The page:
It's not promising when 10 to 15 minutes into a film, you begin to seriously wonder how much the actors are making, only to be momentarily distracted by the anorexic bodies of its two co-stars (Marisa Tomei and Hilary Duff), which in turn leads to thoughts on the psycho-pathology of starvation and misguided notions of beauty. None of it, of course, has anything to do with the ill-begotten flick War, Inc., a peculiar mix of political satire, romance, and the personal angst of a hit man (John Cusack) that doesn't quite add up to anything, short of a bad taste. In addition to starring in War, Inc., Cusack is also a producer and co-writer.
War, Inc. is set in Turaqistan, a war-torn Middle Eastern country, now occupied by an American corporation headed by a former U.S. vice president (Dan Aykroyd). To eliminate its competition, the corporation hires an assassin (Cusack) to do away with a Middle Eastern oil minister (Lyubomir Neikov), who is planning to build an oil pipeline through Turaqistan, thus blocking the vp's plans to have sole ownership of the country's rich assets. By the way, the oil minister's name is Omar Sharif, and this is typical of the "wit" throughout the film. There's some nonsense about the wedding of a pop star (Hilary Duff) and a romance with a left-wing reporter (Tomei), but none of it makes a cohesive plot.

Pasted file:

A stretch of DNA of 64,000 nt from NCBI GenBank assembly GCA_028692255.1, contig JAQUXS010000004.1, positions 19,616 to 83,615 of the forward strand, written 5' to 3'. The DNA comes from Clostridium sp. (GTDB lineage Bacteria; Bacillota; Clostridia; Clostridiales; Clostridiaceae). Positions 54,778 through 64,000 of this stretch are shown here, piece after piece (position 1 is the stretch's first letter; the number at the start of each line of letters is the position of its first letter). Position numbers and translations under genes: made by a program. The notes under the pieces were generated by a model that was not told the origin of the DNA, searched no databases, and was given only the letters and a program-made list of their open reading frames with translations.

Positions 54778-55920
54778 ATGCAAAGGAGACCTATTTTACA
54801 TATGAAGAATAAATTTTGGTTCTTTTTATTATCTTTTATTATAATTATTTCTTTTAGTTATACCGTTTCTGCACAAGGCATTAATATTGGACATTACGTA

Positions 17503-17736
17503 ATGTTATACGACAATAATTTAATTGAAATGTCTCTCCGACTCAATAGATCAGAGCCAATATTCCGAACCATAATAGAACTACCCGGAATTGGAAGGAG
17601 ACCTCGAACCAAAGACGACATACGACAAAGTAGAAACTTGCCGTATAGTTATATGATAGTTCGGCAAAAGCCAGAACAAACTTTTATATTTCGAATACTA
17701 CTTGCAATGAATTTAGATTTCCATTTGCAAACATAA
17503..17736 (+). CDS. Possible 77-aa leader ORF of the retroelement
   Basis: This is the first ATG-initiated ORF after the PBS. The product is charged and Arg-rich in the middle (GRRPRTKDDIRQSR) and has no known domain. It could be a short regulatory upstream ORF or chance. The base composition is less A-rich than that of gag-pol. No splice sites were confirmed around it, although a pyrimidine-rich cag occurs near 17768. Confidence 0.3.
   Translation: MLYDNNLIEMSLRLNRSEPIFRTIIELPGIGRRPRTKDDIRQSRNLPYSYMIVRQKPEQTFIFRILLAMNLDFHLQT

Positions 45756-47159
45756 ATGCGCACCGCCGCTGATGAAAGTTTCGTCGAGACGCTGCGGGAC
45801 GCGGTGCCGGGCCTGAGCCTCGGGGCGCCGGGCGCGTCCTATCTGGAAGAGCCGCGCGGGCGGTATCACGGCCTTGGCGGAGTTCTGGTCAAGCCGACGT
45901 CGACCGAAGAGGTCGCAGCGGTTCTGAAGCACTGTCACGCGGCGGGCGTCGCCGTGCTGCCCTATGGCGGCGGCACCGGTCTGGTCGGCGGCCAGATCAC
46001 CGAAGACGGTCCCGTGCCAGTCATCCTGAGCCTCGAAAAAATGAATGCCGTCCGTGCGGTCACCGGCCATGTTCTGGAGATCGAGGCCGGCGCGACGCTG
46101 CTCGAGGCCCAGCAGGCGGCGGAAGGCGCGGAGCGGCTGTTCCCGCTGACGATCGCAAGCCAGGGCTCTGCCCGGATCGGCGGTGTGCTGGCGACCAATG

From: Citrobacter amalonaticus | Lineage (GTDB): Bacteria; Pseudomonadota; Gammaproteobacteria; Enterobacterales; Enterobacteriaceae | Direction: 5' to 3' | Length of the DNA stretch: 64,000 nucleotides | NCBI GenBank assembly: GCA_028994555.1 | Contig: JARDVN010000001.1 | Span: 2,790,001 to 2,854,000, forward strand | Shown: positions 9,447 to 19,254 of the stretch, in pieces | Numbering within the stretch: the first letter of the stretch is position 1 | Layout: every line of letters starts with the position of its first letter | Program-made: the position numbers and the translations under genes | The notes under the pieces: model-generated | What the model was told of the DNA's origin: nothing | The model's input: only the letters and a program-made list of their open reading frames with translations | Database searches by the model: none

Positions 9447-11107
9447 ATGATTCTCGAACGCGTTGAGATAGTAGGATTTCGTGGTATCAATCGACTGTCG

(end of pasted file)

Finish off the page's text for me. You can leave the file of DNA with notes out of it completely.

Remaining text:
Devoid of consistent style or vision the heavy-handed script is numbing and the actors, most of whom seem to be sleep walking throughout, are well matched with the material. Tomei and Duff may simply be calorie deprived and thus too enervated to give a performance. As for Cusack, arguably, his deadened expression and affectless voice are part of an interpretation. In all fairness, Cusack's hit man needs a gulp of hot sauce to give him a psychic boost before committing a murder. Still, it just doesn't compute. You're forgetting him and, indeed, the entire picture while watching it. There are, however, a couple of performances that rise above this mess. Playing an embittered but relentlessly efficient corporate operative Joan Cusack is amuing. So too is Ben Kingsley as a wheel-chair bound ex-CIA kingpin: an embodiment of evil gone rigid. Is this a nod to Peter Sellers in Dr. Strangelove? If so, it only backfires, reminding the viewer of a truly inspired political parody. For War, Inc will never be Dr. Strangelove. The two flicks are not even in the same universe.
Opens May 23 in limited release
Director: Joshua Seftel
Written by: Mark Leyner & Jeremy Pikser & John Cusack
Starring: John Cusack, Hilary Duff, Marisa Tomei, Joan Cusack, Ben Kingsley